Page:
I was sitting down reading a book today and this Black dude came out of the hospital and said to me, “the verdict is at 2:15.”
I just nodded.
Then he said, “I hope she doesn’t get any time.”
I nodded some more.
Then he said, “I mean, even if she did kill her, I still hope she doesn’t go to jail. She’s probably suffered enough.”
By now, I’d at least figured out what he was talking about, but I still knew better than to comment so I nodded again.
“Doesn’t the whole thing remind you of OJ?” he asked.
Now, the imagined response that Black man would give as a follow-up to the Casey Anthony trial, a trial in which the 25 year-old Ms. Anthony was found innocent of murdering her two year-old daughter Caylee and then not only lying about it, but muddling up the evidence is, “of course. It’s a little white girl. No wonder the whole country is concerned.”
Then we’re supposed to roll a blunt and turn to BET (if it isn’t already on).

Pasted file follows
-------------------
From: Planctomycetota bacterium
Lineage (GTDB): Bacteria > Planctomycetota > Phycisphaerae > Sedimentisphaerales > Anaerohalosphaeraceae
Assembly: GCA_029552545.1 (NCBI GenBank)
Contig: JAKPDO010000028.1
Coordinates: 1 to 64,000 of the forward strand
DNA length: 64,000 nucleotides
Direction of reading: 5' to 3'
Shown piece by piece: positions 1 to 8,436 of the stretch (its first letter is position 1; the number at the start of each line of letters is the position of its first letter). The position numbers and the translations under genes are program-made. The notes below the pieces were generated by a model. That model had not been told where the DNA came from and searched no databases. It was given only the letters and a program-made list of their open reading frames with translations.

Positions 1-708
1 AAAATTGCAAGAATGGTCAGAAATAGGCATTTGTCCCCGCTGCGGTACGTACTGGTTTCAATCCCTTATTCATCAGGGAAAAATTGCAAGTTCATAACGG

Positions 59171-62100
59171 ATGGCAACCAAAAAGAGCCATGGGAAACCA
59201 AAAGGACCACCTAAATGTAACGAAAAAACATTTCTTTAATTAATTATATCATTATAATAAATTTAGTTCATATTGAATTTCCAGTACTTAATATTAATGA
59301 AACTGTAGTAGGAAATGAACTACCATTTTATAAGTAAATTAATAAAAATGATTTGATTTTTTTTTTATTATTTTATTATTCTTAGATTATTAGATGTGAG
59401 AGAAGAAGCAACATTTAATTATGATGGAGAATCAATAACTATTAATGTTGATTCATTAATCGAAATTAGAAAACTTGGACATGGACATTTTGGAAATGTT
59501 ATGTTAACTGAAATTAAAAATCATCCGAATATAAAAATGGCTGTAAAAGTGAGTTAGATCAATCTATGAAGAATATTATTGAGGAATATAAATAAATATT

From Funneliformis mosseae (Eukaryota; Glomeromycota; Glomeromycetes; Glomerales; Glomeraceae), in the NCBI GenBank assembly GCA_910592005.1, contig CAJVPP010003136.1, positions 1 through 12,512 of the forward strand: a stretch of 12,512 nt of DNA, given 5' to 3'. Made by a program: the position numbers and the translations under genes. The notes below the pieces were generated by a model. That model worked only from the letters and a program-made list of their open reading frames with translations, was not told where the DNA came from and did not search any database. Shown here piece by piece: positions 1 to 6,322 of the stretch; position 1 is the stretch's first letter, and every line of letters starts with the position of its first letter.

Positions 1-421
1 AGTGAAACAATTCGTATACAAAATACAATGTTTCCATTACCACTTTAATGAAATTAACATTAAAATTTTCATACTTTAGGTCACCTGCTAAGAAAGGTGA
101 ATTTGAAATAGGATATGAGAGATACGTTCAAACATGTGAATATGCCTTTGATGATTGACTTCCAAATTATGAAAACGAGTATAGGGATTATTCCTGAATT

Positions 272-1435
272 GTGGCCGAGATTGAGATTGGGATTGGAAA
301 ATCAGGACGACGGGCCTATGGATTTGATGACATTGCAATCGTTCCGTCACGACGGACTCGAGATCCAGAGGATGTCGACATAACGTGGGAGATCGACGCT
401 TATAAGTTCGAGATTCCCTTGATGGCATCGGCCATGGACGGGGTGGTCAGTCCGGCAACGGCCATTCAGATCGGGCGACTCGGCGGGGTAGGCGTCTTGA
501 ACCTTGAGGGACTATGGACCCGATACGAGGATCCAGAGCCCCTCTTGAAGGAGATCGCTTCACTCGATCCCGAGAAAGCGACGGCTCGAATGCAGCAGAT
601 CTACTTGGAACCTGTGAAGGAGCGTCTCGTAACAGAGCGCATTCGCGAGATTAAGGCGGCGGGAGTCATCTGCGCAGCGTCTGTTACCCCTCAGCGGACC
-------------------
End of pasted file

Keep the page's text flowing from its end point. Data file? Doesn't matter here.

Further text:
When white people invented “Blackness” as a way of suggesting “otherness” for descendants of sub-Saharan Africans, the role was supposed to be played with minimal intelligence, a narrow worldview, chronic myopia and even less compassion.
I, however, view my own Blackness a lot like I view my status as a Knick fan. Not saying that being Black is as bad as being a Knicks fan—being a Knicks fan is far worse—it’s just the Knicks not playing has never precluded me from watching the game of basketball.
See, I’m a fan of the game even before I’m a Knicks fan.
And it’s as such that two of my saddest days as a fan were the day that Len Bias died from using coke in 1986 and the day that Reggie Lewis suffered sudden cardiac death in 1993.
I was heartbroken in each case despite the fact that both of those dudes had ties to the hated Boston Celtics; Bias was the 2nd overall pick in the NBA draft that had taken place two days earlier and Lewis was an all-star swingman.
A tragic loss of a life should be more important than basketball.